Because interest rates are likely to rise further, it’s difficult to judge whether now is a good time to purchase into Toronto’s real estate market, even though prices have risen from prior lows. While the market generally favors summer purchases, Torontonian investors remain wary.
The Suburban Housing Bubble in Toronto is a critical issue.
In February 2021, there were several symptoms of the Toronto housing bubble. Many large bank analysts questioned if housing prices had risen considerably in recent years owing to speculation in March 2021. However, no legislative amendments were made.
Tiff Macklem, Governor of the Bank of Canada, has been cited as stating, “We need all the growth we can get.” This remark was in response to concerns raised about the considerable surge in home prices during the epidemic.
Unlike in other nations with overpriced property, demand for real estate in Canada does not appear to be reducing, which has led to recent price increases in locations like Toronto and Vancouver, where housing supply is limited.
Because of these sorts of variations, as well as the gap between demand and availability, the prospect of abrupt shifts in customer attitudes becomes extremely probable. It will be up to the Bank of Canada and the Canadian government to put new regulations in place to combat these beliefs.
What are the implications for Canadian investors?
The recent comeback in real estate prices is excellent news for investors who purchased at the bottom of the market, but the crisis may not be ended, as real estate specialists and real estate brokers expect further national price declines until 2023.
Buyers hoping to get in on the ground floor may be in luck, since prices are predicted to begin rebounding around 2024. It all depends on how the Bank of Canada manages its reaction to the affordability challenge.
In general, Canadian investors should avoid Canadian real estate investment trusts since they will be heavily vulnerable to the ongoing national slump. Buyers of genuine real estate in Toronto and Vancouver, on the other hand, may experience some returns.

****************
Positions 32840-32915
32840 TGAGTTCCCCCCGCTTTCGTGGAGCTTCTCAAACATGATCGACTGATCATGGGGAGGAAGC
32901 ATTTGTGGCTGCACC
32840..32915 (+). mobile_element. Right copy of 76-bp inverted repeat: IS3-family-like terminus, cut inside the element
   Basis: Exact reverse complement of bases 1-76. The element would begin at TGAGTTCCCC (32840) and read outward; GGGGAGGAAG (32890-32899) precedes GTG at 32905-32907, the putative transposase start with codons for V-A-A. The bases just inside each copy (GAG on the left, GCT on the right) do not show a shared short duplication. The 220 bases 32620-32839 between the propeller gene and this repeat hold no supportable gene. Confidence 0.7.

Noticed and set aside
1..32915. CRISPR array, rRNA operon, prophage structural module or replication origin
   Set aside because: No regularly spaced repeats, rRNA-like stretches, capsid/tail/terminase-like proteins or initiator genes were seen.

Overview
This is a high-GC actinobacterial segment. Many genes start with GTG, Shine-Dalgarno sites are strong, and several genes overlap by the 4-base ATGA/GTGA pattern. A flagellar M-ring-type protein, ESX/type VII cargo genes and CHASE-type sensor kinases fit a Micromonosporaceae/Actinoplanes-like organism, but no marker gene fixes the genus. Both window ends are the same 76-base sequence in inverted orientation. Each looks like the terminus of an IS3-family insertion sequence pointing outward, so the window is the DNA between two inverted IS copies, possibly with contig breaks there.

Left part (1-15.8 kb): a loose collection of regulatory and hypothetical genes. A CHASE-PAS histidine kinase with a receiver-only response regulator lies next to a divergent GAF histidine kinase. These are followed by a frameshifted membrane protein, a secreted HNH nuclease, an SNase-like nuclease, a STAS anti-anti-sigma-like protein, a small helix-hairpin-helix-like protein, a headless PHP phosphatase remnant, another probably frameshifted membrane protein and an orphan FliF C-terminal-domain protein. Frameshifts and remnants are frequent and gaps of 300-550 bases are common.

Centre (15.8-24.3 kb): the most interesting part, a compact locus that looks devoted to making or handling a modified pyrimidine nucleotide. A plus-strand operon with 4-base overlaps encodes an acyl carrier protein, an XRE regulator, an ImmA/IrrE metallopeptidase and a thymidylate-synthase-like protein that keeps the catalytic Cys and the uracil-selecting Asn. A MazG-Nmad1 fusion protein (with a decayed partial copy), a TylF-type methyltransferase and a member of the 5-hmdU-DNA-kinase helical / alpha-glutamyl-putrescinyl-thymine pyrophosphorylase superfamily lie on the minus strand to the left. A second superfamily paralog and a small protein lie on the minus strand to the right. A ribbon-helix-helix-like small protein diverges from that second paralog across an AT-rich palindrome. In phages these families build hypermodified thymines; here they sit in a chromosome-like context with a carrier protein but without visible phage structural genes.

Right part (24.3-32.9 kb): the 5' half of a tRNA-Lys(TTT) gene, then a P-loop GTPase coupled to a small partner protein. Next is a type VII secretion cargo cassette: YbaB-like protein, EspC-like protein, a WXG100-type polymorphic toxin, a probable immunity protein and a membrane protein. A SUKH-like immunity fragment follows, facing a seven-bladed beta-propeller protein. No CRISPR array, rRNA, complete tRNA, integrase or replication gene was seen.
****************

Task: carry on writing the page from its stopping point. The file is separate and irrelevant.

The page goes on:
What Canada’s Central Bank Has to Say About Real Estate
According to the Bank of Canada, home price responses to policy changes are often delayed, taking years to achieve the anticipated adjustment. New research, however, shows that the reaction to recent rate rises may be faster than projected.
Between 2001 and 2019, the Bank of Canada observed that “a one-standard-deviation contractionary monetary policy surprise decreases housing list prices by 0.2%-0.3% within two weeks.”
In other words, the targeted changes in house prices and buyer mood may occur considerably more quickly than previously anticipated, making recent policy changes potentially useful for short-term price adjustments.
The remainder of 2022 is likely to see continued price declines across much of Canada. Experts predict that housing prices in more densely populated locations such as Toronto and Vancouver will continue to recover marginally.
Price reductions are unlikely to help much with affordability difficulties, given property prices in Canada are still orders of magnitude higher than median household earnings.
Nonetheless, the prospect of a price rebound in 2024 appears to be enough to keep around half of Canadian investors optimistic about Canadian real estate. However, experts advise care while investing, particularly in vulnerable securities such as REITs.